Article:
I have a program for you. This is its source code:
It consists of a multi-line string that also seems to contain code, and a really long line of code on the bottom.
If your squint your eyes a bit, you can see that the multi-line string reads “Life Imitates Art”.
Also, when looking closely, some parts of the line of code at the bottom reappear in the string.
So, what could this program do? Let us compile it and find out.
Woah, the output looks like source code, really similar to the one we just compiled!
The string now displays “Art Imitates Life”.
Ok, let us feed the output of our first program to compiler, and see what kind of output it generates:
Hey, I have seen this one! It’s the source code our first program again. Is it magic?
No, it is a special type of self-reproducing computer program called a Quine.
The relation can be visualized with above (adapted) graphic of the ancient Ouroboros, the self-consuming snake.
In our case, we have two snakes, and eating (compiling and running) the others tail (output) yields an endless loop.
What are Quines?
I first came across the topic of Quines (the programs, not the philosopher) in Douglas R. Hofstadter’s Book: “Gödel, Escher, Bach”.
In it, he introduces it as a concept where a sentence is preceeded by itself inside quotation marks:
“yields falsehood when preceded by its quotation” yields falsehood when preceded by its quotation
In this case, a sentence refers to itself and becomes paradoxical.
Part of the sentence is treated operatively, that is we are reading it as a statement, but the part in quotes is treated as an object the statement is about.
This is really similar to the program above: we also have the same source code twice, once with quotation marks and once without.
This is necessary, because when a program normally runs, it does not know anything about its source code. It exists as a sequence of actions carried out by the instructions
in the source code, but it does not know about them. In the case of compiled languages like C, it might even be impossible to recover the source code from a compiled program.
We can work around that by including the source twice: once as data used for self-reproduction, and once as
a list of instructions. If you are into biological analogies, one could relate the string l to the DNA of an organism and the instructions to its proteins.
The structure of the proteins is encoded in the DNA, and certain proteins, such as the enzyme polymerase,
read from it in order to reproduce the information.
They both have to exist at the same time, otherwise our organism is not viable: without the DNA, the polymerase has nothing to read from, and without polymerase nothing
is there to actually read and replicate the DNA. Similarily, our program needs both the data to output and the instructions to output the data. This is the reason for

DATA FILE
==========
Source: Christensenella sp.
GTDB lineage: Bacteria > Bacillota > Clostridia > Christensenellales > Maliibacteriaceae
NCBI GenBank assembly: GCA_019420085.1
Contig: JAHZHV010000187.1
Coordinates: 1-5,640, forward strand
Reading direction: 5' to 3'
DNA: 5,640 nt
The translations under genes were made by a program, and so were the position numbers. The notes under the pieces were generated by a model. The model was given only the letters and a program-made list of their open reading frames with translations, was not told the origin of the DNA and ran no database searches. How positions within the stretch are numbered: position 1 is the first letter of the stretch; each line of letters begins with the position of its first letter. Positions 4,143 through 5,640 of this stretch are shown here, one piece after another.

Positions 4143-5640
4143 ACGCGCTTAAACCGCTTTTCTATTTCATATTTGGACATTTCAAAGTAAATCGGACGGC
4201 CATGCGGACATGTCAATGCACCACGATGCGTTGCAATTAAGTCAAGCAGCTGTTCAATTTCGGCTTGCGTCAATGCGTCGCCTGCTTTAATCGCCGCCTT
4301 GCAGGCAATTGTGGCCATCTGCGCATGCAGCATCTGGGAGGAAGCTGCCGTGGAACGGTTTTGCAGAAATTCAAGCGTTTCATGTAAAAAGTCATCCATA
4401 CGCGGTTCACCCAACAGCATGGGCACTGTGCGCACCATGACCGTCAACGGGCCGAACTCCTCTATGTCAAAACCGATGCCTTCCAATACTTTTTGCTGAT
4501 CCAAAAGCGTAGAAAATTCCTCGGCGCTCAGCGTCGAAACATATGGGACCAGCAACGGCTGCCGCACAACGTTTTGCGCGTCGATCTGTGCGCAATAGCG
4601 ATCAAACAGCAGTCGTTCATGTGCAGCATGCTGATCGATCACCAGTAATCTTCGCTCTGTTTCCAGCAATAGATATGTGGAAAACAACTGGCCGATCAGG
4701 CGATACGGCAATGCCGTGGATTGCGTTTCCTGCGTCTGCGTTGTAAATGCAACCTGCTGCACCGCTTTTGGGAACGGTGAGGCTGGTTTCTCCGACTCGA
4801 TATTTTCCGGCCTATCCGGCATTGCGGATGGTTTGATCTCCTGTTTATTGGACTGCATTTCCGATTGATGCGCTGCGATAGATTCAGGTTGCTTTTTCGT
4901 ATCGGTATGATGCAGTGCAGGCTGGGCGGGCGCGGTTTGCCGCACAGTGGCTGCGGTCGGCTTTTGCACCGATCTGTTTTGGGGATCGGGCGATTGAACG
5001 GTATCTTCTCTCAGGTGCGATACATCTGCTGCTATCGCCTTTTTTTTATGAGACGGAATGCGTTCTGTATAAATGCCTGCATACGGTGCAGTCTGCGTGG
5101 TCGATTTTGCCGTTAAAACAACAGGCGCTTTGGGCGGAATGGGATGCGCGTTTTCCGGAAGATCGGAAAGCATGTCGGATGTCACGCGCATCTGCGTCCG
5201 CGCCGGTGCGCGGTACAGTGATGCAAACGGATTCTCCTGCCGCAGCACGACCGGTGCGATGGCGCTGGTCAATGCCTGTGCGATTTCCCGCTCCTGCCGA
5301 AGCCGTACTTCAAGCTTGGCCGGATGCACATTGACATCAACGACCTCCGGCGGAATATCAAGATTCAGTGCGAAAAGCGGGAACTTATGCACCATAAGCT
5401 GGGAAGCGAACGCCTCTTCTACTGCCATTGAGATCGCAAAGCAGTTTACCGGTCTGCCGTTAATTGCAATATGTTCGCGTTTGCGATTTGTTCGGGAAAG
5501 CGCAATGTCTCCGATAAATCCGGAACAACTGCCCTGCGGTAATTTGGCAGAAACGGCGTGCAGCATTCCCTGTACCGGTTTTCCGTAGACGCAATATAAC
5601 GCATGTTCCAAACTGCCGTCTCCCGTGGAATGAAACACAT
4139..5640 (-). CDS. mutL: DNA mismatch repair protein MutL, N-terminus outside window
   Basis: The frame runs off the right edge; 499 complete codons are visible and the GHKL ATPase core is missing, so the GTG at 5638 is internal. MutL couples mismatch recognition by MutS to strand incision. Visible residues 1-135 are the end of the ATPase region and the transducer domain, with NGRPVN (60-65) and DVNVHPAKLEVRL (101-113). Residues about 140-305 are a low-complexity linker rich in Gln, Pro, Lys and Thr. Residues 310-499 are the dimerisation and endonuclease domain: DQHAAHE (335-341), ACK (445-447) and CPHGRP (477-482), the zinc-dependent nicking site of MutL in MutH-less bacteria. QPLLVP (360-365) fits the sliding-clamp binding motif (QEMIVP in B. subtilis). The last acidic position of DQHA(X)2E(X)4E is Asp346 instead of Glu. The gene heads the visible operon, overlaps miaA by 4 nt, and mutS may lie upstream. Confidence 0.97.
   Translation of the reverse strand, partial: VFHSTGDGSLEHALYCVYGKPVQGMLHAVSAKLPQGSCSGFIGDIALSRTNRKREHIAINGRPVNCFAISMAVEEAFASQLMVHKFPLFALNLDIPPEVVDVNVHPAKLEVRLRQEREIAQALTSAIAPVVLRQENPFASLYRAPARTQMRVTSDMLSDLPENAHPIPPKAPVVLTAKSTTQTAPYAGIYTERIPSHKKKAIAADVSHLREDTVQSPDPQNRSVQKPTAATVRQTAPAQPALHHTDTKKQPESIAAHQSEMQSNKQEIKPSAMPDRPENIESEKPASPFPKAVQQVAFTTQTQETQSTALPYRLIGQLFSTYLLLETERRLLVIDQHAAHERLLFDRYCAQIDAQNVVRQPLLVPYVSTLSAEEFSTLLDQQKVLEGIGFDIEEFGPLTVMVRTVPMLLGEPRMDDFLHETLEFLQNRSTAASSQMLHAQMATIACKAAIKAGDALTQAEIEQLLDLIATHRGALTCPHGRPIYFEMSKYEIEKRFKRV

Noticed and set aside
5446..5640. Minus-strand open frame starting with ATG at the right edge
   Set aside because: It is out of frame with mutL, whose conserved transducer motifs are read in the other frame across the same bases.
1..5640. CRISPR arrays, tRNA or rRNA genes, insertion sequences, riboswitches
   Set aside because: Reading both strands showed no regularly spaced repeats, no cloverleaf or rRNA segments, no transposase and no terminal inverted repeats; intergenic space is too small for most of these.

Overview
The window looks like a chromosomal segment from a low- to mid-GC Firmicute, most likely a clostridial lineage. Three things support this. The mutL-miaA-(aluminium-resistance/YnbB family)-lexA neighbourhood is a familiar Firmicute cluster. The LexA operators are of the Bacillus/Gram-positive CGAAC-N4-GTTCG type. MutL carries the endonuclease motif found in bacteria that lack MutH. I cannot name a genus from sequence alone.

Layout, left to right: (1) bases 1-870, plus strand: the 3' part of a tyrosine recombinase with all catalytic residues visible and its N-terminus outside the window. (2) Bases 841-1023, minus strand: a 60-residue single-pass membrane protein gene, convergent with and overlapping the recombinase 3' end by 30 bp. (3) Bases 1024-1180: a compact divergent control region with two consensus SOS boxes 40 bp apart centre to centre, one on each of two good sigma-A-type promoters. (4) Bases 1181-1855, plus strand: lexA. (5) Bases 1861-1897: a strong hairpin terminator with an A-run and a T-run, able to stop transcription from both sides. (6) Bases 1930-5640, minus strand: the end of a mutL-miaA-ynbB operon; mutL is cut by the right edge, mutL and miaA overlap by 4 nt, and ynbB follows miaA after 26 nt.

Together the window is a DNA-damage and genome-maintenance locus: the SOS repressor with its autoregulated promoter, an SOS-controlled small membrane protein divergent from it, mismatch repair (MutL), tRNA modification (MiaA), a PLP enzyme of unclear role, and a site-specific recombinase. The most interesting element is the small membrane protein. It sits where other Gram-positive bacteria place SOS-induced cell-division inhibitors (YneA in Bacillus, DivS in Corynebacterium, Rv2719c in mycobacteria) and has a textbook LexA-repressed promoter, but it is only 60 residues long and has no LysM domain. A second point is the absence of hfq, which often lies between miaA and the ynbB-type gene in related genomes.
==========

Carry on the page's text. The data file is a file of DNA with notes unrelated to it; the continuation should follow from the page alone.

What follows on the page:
the apparant duplication in the initial program: they encode the same information in different ways.
If we take a look at the non-minified version of our program, we have a function that prints our source code string l and wraps it in quotation marks,
that is it passes the data on to the next program. Then, another part reads the string l again, this time with out encoding it:
It looks a bit cryptic through all the pointer arithmetic, but essentially it just outputs our string l and undoes any encoding we previously did.
But what about the ASCII art? Well, it is defined in the array life, which contains a run-length encoding generated by a Haskell program.
Two consecutive numbers x and y specify how many characters are followed by how many spaces respectively.
Since we can’t arbitrarily place spaces in a C-program, we encode all spaces of the source code with a pound sign, which will be decoded into a space as we have seen above.
The function printEntry then spits out the source code characters interleaved with spaces exactly as specified. We also can specify an offset to reuse the spacing data for
the two slogans (Life Imitates Art, Art Imitates Life).
The putchar function which outputs a single character is used quite a lot. It is convenient to pass the ASCII characters as hexadecimal numbers, because if we were to use
quotes, we would need to escape those in the source code string which makes the whole endeavour more complicated.
In order to write a 2-Quine that has two states and reproduces itself every other execution, we define a flag at the beginning whose value is inverted each execution.
This is the code that outputs the flag code:
A wrapper script then strips the code of any unnecessary whitespace and comments and concatenates it into the source-code-string-source-code format. Then we “feed the snake to itself” by compiling and running a few times and check whether the output remains the same:
And that’s basically it, sadly (gladly) there is no magic involved, just a bunch of hacks.
A program was presented that can reproduce its own source code in a two-step process while entertaining the user with some ASCII-Art.
Does this have any practical uses? No, not really. In reality, when a computer program wants to duplicate, it forks itself
with help of the operating system, although this is a rather different kind of reproduction.
This was more about the brain teaser of writing such a program, and let me tell you: most of the time I was as confused when writing the code as you probably are when reading it.
The Wikipedia article on quines is a good starting point.
Dylan Beattie gave a really enticing talk about the The Art of Code that talks about Quines at around the 00:27:00 mark, among other absolutely
mind blowing things.
I would not be surprised if someone has already done a similar 2-Quine, if you know about that please let me know!
You can find the complete source code on Github and as ZIP.